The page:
Prizes for Basic Research - Human Capital, Economic Might and the Shadow of History

33 Pages Posted: 15 Oct 2008

See all articles by Joshua Aizenman

Joshua Aizenman

National Bureau of Economic Research (NBER)

Ilan Noy

Victoria University of Wellington

Multiple version iconThere are 2 versions of this paper

Date Written: May 1, 2006

Abstract

This paper studies the impact of global factors on patterns of basic research across countries and time. We rely on the records of major scientific awards, and on data dealing with global economic and historical trends. Specifically, we investigate the degree to which scale or threshold effects account for countries share of major prizes [Nobel, Fields, Kyoto and Wolf]. We construct a stylized model, predicting that lagged relative GDP of a country relative to the GDP of all countries engaging in basic research is an important explanatory variable of country's share of prizes. Scale effects imply that the association between the GDP share of a country and its prize share tends to be logistic - above a threshold, there is a "take off" range, where the prize share increases at an accelerating rate with the relative GDP share of the country, until it reaches "maturity" stage. Our empirical analysis confirms the importance of lagged relative GDP in accounting for countries' prize shares, and the presence of "winner takes all" scale effect benefiting the leader. Using measures of casualties during the wars, we find that the only significant effect can be found for a lag of 3 decades - i.e., deaths in the war negatively impact the viability of basic research about 30 years after the fact. With more recent data, we document the growing importance of countries that are advancing towards the take off stage.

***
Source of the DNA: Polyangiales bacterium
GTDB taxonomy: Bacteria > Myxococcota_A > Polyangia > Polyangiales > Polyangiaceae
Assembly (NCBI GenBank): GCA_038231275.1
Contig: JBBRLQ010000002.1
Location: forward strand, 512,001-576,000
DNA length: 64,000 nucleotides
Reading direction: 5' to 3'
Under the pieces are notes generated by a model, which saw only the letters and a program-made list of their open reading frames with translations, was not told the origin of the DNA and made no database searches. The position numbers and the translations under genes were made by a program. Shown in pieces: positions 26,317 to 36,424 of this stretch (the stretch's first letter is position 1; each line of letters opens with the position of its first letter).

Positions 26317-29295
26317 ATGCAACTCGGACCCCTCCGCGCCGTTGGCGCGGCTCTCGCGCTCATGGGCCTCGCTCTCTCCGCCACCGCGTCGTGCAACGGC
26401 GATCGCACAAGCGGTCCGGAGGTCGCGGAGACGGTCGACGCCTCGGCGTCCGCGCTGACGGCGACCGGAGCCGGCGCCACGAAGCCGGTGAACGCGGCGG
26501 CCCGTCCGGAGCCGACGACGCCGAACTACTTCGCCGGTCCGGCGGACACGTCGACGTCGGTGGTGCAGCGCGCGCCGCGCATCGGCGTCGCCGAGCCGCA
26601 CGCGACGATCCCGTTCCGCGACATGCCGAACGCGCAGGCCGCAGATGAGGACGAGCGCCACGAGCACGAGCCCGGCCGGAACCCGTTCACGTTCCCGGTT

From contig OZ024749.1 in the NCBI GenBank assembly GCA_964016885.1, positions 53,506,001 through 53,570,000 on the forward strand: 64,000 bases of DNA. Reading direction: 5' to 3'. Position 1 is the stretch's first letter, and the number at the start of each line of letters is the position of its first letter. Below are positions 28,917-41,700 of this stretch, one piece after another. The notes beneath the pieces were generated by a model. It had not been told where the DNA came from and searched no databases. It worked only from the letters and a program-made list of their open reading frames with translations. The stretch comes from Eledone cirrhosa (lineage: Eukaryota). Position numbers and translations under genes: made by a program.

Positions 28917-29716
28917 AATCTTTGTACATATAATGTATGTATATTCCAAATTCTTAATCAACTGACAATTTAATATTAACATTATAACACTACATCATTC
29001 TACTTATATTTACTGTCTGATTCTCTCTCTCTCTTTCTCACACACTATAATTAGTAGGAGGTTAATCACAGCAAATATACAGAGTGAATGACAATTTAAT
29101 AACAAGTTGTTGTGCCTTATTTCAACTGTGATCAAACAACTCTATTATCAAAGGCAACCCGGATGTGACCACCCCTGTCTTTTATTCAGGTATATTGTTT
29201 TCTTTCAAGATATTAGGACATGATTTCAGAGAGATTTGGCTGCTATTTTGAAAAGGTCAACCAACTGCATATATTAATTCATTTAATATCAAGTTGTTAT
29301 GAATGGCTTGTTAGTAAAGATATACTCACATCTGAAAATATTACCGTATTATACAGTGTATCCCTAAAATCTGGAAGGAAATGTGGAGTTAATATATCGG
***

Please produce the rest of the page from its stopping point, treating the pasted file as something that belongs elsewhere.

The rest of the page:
Keywords: Global economic trends, basic research, World War I and II, human capital, winner takes all

JEL Classification: F15, F21, O3, N4

Suggested Citation

Aizenman, Joshua and Noy, Ilan, Prizes for Basic Research - Human Capital, Economic Might and the Shadow of History (May 1, 2006). Available at SSRN: https://ssrn.com/abstract=1283958 or http://dx.doi.org/10.2139/ssrn.1283958

Joshua Aizenman (Contact Author)

National Bureau of Economic Research (NBER) ( email )

1050 Massachusetts Avenue
Cambridge, MA 02138
United States

Ilan Noy

Victoria University of Wellington ( email )

P.O. Box 600
Wellington, 6140
New Zealand

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